Portraits of Wildflowers

Perspectives on Nature Photography

Guest post 2: common milkweed buds and visitors

with 10 comments

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The last post showed flowers and beginning-to-open buds of Asclepias syriaca, known as common milkweed. Here’s an earlier stage, when the buds are still green. During the time I took pictures of these buds, some large black ants kept up their activity on them; what attracted the ants and what they were trying to accomplish, I don’t know.

This view, like the last, is from June 27 at the Pleasant Valley Wildlife Sanctuary in Lenox, Massachusetts.

© 2012 Steven Schwartzman

Written by Steve Schwartzman

July 15, 2012 at 6:02 AM

10 Responses

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  1. Great shot, and now that I think about it, I don’t think I have ever seen ants on flowers before. Other bugs yes, but not ants. I wonder what they are up to?


    July 15, 2012 at 6:11 AM

    • I’ve noticed that ants on flowers often move quickly, so that if there’s just one ant you might miss it by happening to look when it’s on the opposite side of the flower or otherwise hidden by something. In this blog I’ve occasionally shown an ant or ants on a wildflower, including a silverpuff bud and a sunflower (to the ants’ detriment).

      Steve Schwartzman

      July 15, 2012 at 7:13 AM

      • Wow, that sunflower shot is amazing!! You’re right though – ants do usually move so fast that I have probably just missed them. 🙂


        July 15, 2012 at 8:13 AM

      • Thanks, Cindy. I felt fortunate to notice those two small ants entombed in the drop of resin. I could so easily not have noticed (and I assume there are plenty of good things that I have missed by inches or minutes). Here’s to future noticing for us both, for us all.

        Steve Schwartzman

        July 15, 2012 at 8:27 AM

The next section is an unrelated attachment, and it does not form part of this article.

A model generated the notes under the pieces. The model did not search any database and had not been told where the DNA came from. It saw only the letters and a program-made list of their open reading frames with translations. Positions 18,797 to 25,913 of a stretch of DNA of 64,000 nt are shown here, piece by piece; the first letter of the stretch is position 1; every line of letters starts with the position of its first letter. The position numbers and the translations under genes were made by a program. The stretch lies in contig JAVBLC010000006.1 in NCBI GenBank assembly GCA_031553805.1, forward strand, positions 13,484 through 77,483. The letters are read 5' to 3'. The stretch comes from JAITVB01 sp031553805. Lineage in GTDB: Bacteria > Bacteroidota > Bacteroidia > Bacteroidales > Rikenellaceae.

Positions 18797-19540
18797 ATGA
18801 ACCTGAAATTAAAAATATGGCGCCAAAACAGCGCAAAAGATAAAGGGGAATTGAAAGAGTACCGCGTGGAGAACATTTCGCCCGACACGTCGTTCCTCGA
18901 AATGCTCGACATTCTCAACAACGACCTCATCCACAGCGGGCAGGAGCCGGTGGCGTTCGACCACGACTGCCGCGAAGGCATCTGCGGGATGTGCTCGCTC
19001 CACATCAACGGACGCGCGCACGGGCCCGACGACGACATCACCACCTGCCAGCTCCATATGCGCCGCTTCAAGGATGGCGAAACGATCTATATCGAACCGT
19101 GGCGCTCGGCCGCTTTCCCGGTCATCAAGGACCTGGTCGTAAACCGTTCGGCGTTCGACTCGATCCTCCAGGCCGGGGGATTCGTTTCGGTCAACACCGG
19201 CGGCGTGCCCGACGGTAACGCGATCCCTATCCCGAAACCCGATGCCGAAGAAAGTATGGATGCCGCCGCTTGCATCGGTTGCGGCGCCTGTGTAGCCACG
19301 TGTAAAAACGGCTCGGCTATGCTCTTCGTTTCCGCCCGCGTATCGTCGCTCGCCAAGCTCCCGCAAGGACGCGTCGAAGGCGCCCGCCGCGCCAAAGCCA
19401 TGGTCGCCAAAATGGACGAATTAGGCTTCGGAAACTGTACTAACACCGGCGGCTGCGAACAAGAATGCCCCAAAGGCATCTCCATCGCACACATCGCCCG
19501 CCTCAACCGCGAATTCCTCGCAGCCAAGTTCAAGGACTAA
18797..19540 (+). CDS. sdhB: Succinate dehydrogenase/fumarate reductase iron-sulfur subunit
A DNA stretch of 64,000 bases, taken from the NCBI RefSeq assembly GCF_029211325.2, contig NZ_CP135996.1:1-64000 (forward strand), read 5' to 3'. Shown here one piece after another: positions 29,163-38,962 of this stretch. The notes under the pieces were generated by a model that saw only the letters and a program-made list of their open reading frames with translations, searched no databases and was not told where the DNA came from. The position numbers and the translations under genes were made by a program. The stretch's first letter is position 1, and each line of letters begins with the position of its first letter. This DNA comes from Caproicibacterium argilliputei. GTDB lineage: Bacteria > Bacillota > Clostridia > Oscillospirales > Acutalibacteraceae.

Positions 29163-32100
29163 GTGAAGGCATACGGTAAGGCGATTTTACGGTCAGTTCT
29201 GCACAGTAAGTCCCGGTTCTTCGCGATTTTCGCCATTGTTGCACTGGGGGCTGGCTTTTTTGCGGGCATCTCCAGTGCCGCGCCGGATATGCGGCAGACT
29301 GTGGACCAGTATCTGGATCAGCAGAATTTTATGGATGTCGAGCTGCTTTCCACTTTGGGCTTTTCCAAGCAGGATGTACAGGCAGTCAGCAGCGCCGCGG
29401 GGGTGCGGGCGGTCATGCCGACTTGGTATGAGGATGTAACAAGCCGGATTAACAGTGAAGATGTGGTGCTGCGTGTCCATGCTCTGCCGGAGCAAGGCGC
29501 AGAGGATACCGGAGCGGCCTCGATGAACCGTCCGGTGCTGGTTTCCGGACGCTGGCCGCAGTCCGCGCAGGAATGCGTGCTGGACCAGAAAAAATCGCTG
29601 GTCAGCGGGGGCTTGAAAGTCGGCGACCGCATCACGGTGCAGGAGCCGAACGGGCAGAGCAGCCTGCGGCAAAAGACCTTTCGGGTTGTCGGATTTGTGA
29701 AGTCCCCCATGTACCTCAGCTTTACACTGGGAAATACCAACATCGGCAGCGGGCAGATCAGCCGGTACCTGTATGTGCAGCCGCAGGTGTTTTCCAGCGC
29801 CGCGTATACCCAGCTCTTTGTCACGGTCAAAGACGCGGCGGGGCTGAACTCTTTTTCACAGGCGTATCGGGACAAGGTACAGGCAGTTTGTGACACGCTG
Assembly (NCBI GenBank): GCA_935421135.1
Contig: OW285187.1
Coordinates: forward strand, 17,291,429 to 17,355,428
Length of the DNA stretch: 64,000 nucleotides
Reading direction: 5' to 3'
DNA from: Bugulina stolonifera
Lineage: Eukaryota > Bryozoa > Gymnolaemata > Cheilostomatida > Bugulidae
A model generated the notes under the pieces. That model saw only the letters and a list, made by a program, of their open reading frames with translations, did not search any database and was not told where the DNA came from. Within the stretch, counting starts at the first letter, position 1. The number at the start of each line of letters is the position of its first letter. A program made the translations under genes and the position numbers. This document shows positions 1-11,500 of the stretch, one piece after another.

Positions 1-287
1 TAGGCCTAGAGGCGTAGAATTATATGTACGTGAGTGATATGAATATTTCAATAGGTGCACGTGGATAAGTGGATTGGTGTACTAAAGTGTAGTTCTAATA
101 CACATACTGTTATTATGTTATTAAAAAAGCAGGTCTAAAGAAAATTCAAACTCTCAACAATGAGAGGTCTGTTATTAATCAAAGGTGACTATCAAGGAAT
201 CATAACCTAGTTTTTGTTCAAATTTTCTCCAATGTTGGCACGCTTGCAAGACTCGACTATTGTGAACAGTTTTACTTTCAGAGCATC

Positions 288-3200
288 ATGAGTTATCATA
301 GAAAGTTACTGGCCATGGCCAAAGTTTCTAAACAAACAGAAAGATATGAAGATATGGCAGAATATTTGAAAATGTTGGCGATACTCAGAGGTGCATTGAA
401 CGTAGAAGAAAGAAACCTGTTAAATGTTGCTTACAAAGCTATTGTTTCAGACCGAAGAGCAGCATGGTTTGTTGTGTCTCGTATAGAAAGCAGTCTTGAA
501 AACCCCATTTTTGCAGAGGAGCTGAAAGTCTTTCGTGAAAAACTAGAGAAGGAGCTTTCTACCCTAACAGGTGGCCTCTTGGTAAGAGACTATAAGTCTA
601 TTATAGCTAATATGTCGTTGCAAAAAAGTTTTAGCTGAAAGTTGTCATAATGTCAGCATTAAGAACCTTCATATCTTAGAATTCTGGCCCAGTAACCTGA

2. It’s so nice to see black ants again, as well as “my” milkweed. Black ants swarm over peony buds as well. It used to be said they help the buds to open – in fact, my grandmother used to say that. Actually, there’s a nectar on the buds the ants love. Once the flowers open, the ants disappear. I suspect the same is true with these milkweed buds.

    We may be looking at the ant version of “Life is short – eat dessert first!”


    July 15, 2012 at 7:03 AM

    • I think you’re probably right that the ants are behaving less altruistically than your grandmother made out, but it’s still possible they perform some service, liking attacking insects that would eat the milkweed and in so doing would cut short the supply of the nectar that the ants love. In my limited reading about such things, I’ve come across examples in which connections between two species have been beneficial to both, neutral to both, beneficial to one but neutral to the other, and beneficial to one but harmful to the other. I think there’s a name for each such relationship, but I’d rather go with your description: eat dessert first.

      Steve Schwartzman

      July 15, 2012 at 7:29 AM

  3. I have both Asclepias tuberosa (
butterfly milkweed) and Asclepias syriaca (common milkweed) growing throughout my garden. Each lures the Monarch and other butterflies. The butterfly milkweed is preferable, because it’s the Monarch’s number one choice to lay their eggs and then the larvae eats the leaves. Butterfly milkweed is harder to establish, whereas the common milkweed can become invasive. I’m always pulling volunteers. Still, both are important for the balance of things here in Delaware. Mine have flowered early (like everything else this summer), and I am hopeful that they’ll survive the lack of rain. Thanks for introducing your readers to an important native species. Oh and a side note: ants collect around my peony blossoms where they are drawn by the sweet-smelling nectar. Peonies can be covered in ants, which do not harm the plant. “Some” say ants help open the blossoms, but that it not the case. Just a response to the other comment, Sally


    July 15, 2012 at 11:51 AM

    • Thanks for the milkweed report from Delaware. You’ve confirmed how common the common milkweed is. We have the lovely Asclepias tuberosa in parts of Texas, and I’ve seen it growing wild one county to the east of Austin as well as closer to the coast. Like you, many people plant it here not only to attract butterflies but also because it’s so attractive in its own right.

      From what you say, it seems like the claim that ants help open blossoms is a widespread one. Even if it’s generally not true, I wonder if there are species for which it is.

      Steve Schwartzman

      July 15, 2012 at 12:10 PM

  4. Usually the ants are attracted to aphids. I unfortunately find they are attracted to me too. When I get too close to the plant they end up on me and deliver a powerful bite!

    Bonnie Michelle

    July 16, 2012 at 1:04 PM

    • Maybe the ants think you’re threatening the aphids that they want. Sorry for your bites. So far that’s one inconvenience I’ve avoided. Fire ants, though, are something else; they’re a real nuisance here.

      Steve Schwartzman

      July 16, 2012 at 1:26 PM

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